After battling a childhood of sexual abuse, Louisville woman fighting for her own justice
Katya Estes is seeking justice for years of sexual abuse at the hands of her own grandfather.
LOUISVILLE, Ky. (WDRB) -- It was a life filled with so much pain.
"This is something I've been fighting for, for so many years," Katya Estes said. "This has been my life. This does not leave my mind."
Estes is seeking justice for years of sexual abuse at the hands of her own grandfather.
The now 20 year old filed a civil lawsuit against him. The jury trial is scheduled to start next week.
"I want for him to face what he has done, so it can smack him in the face," she said.
"Because it smacks me in the face every day."
James Estes pleaded guilty in a criminal case in 2010 to raping Katya, convicted of first degree sexual abuse of a minor under the age of 12.
But his five-year sentence was downgraded to probation, and the only jail time he ever served was 60 days behind bars for a probation violation.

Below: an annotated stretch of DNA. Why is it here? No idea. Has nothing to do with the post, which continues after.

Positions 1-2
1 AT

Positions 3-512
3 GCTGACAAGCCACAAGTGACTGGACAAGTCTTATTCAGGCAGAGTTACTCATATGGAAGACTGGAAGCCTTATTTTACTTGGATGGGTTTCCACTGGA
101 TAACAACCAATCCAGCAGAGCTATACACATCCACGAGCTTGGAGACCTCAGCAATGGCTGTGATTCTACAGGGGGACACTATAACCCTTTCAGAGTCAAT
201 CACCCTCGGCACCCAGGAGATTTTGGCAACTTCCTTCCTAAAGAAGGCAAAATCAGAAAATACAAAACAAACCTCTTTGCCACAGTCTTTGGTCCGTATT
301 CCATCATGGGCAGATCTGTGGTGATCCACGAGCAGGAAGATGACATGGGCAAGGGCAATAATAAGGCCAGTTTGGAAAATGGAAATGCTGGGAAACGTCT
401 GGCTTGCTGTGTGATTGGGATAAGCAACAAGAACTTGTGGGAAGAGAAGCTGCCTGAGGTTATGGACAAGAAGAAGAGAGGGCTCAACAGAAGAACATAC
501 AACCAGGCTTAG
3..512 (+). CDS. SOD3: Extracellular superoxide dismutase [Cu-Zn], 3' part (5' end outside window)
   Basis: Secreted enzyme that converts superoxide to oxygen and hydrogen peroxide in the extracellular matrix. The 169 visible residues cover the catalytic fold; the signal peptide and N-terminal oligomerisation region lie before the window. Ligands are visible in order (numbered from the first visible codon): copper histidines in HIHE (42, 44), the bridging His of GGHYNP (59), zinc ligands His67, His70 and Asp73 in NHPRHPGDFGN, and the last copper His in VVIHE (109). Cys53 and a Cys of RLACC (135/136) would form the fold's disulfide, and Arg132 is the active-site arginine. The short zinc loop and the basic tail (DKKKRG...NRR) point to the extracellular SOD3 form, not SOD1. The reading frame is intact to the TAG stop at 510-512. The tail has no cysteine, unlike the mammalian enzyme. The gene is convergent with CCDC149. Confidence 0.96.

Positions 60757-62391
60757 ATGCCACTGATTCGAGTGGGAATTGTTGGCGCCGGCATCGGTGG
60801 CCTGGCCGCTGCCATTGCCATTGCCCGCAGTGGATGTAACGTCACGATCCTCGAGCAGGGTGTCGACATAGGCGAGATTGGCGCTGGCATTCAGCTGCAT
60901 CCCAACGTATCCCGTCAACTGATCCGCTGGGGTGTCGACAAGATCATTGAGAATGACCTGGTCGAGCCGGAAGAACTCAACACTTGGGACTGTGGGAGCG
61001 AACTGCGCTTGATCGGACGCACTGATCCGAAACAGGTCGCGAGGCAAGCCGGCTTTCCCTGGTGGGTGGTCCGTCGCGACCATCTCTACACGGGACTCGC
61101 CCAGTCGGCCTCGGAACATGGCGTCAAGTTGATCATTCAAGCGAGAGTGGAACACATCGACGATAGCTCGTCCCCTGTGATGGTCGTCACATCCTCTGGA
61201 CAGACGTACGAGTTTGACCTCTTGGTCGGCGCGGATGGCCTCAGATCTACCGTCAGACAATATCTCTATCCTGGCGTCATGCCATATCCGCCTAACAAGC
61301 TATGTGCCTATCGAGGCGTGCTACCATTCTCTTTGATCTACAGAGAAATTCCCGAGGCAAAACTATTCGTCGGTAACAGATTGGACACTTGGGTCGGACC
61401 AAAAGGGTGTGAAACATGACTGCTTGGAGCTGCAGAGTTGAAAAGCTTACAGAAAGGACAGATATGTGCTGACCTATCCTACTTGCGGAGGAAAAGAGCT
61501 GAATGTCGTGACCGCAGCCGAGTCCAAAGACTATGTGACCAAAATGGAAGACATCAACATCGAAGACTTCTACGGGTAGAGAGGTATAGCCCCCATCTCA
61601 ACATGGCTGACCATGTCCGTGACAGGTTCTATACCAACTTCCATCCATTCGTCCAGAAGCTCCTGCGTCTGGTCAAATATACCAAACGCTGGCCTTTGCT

Katya Estes believes the punishment didn't fit the crime, and now she's seeking her own justice.
"Finding justice for children who are victims of sexual abuse is so difficult," said J.T. Henderson, with Family and Children's Place. "Our police and prosecutors and crimes against children unit find it very difficult to gather enough evidence that they can enter into court to get convictions."
Since turning 18, Katya Estes has become an advocate for other sexual abuse victims.
Just a week ago, she won a national award in Washington, D.C., for her service at Family and Children's place.
She has chosen to be a voice for others not strong enough to go public with their stories.
"I think it's important to speak up, and I think it's important to empower each other," she said.
During the civil trial, Katya will wear pieces of jewelry given to her by other local victims.
"We don't talk about it, and that's how this happens," Henderson said. "And so Katya is standing up, and she is saying, enough."
Staff at Family and Children's Place say, unfortunately, the statistics in Louisville are right in line with the national average.
One in every four girls and one in every six boys will become the victims of some kind of sexual abuse before they turn 18.
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